Turkey and South Sudan sign economic cooperation deal

South Sudan Minister of Petroleum and Mining Stephen Dhieu Dau speaks to journalists during a shutdown on oil production at the Petrodar oil concession in South Sudan, on January 29, 2012. The new nation has accused its neighbor Sudan of "stealing" southern crude that runs through a pipeline to a northern port, sparking tensions between the two countries and South Sudan to halt its oil production. UN chief Ban Ki-moon said today a crisis between former enemies Sudan and South Sudan has become a major threat to regional peace and security. South Sudan split from Khartoum in July after decades of war, but key issues remain unresolved, including a furious row over pipeline transit fees to transport the South's oil to port in the rump state of Sudan. AFP PHOTO / Hannah McNeish (Photo credit should read HANNAH MCNEISH/AFP/Getty Images)

South Sudan and Turkey have inked a trade and economic cooperation agreement as a part of the latter’s commercial, political and economic relations with African nations.

Of primary interest in the agreement, the Turkish economic minister told Anadolu Agency, are agriculture, livestock, education, healthcare, energy, fishery, mining, science as well as technology.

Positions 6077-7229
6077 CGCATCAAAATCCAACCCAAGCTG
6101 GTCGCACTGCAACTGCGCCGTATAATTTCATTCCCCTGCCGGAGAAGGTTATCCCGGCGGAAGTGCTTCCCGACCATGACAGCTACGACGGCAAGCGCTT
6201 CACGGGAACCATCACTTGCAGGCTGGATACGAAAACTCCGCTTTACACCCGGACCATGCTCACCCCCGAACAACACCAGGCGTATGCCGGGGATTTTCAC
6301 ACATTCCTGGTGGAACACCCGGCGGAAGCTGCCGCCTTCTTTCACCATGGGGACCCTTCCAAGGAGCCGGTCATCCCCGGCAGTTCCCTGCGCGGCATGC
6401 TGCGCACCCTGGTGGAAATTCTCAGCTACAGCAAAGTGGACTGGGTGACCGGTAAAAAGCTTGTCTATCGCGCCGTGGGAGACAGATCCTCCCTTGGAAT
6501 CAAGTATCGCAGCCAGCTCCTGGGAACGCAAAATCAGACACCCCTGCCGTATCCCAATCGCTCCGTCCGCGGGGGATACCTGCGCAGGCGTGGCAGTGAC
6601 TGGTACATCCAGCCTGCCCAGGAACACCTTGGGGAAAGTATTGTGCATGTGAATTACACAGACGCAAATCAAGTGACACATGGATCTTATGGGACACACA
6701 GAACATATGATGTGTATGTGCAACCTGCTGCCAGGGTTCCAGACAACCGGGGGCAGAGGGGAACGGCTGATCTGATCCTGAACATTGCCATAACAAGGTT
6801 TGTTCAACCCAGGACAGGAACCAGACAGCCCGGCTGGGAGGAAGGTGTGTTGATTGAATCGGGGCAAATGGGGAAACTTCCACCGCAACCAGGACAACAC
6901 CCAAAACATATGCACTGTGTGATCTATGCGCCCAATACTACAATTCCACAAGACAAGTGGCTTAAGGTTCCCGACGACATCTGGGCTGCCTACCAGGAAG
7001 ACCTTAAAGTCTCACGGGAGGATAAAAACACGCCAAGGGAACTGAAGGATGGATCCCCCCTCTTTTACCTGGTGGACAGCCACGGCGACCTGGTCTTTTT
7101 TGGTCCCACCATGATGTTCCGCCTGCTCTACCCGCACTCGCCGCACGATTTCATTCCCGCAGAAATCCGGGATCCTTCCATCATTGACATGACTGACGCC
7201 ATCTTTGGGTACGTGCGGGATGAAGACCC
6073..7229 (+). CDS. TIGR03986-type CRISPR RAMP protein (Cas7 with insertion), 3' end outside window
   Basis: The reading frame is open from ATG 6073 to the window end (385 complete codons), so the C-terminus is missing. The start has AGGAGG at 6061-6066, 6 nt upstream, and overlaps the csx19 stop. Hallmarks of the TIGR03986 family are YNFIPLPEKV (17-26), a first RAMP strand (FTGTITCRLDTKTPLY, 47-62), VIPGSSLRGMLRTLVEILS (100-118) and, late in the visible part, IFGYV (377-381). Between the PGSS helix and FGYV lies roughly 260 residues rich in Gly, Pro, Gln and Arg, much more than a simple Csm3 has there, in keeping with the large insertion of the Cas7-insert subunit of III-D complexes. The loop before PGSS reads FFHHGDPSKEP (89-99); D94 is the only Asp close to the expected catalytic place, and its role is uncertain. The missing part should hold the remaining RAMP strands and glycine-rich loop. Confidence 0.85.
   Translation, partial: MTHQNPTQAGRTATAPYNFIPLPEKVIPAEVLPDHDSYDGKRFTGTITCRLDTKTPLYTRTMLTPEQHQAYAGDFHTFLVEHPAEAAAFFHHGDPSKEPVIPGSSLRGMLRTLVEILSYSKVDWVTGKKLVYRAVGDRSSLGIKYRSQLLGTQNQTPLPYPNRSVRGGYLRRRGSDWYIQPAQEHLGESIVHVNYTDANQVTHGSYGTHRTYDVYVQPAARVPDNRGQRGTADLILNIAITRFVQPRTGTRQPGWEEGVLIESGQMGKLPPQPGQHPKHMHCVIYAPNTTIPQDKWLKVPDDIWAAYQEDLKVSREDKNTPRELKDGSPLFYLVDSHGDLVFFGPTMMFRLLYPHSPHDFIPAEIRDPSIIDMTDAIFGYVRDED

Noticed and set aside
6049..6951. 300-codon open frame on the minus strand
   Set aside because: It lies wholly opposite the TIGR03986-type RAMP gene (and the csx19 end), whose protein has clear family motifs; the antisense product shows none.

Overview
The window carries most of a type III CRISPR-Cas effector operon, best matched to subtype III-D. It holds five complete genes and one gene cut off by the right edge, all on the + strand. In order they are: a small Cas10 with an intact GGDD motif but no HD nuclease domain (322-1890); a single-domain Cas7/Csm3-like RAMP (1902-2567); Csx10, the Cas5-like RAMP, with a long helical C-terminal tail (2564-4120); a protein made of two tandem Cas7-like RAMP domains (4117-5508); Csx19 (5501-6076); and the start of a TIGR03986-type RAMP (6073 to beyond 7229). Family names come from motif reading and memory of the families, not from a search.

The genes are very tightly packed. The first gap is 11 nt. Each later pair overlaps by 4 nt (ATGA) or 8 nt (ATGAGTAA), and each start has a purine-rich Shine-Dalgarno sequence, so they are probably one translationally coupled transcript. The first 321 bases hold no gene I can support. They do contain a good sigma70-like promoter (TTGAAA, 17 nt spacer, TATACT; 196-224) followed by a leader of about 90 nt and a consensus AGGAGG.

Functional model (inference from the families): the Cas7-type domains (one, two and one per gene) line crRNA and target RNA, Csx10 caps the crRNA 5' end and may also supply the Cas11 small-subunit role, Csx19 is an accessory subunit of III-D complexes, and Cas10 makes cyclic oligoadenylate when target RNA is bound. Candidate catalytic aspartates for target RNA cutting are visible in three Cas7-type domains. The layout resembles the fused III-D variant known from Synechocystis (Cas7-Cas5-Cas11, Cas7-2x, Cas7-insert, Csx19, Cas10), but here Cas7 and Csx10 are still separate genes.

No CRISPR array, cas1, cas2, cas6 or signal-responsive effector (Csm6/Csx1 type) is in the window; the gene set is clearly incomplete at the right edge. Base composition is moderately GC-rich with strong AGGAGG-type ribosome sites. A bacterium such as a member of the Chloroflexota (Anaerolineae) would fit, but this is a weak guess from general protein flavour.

“South Sudan, which is not a World Trade Organization member, will earn the status of being the country provided with the most advantages. We will also establish a joint economic commission,” said Nihat Zeybekci.

Turkey, he said, considered Africa a “significant trade partner,” and not just a provider of raw materials or a market for Turkish products.

“Today our trade volume is around $20 billion. Turkish companies have invested over $6 billion in Africa,” he said, adding that Turkish construction projects in the continent were worth about $58 billion.

“We would also like to improve our relations with South Sudan in line with our developing relations with Africa,” Zeybekci told the agency.

South Sudan’s Finance Minister Stephen Dhieu Dau was quoted saying his government seeks to further its cooperation with Turkey.

“We believe that Turkish business people will feel at home when they come to South Sudan. We invite them to invest in mining, agriculture, tourism, energy, infrastructure and oil,” said Dau, who also vowed to ensure that Turkish investments in the war-torn nation are protected.

Landlocked South Sudan is, no doubt, endowed with unlimited potential in oil, gas, forestry, livestock, fishery, tourism, mining and energy source, which provide great potential for foreign investments.

The country’s vast natural resources and the urgent need for wide ranging investment attracted foreign investors to its capital, Juba, for the first ever major investment conference held in December 2013.

South Sudan still derives 98 percent of its revenue from oil resources.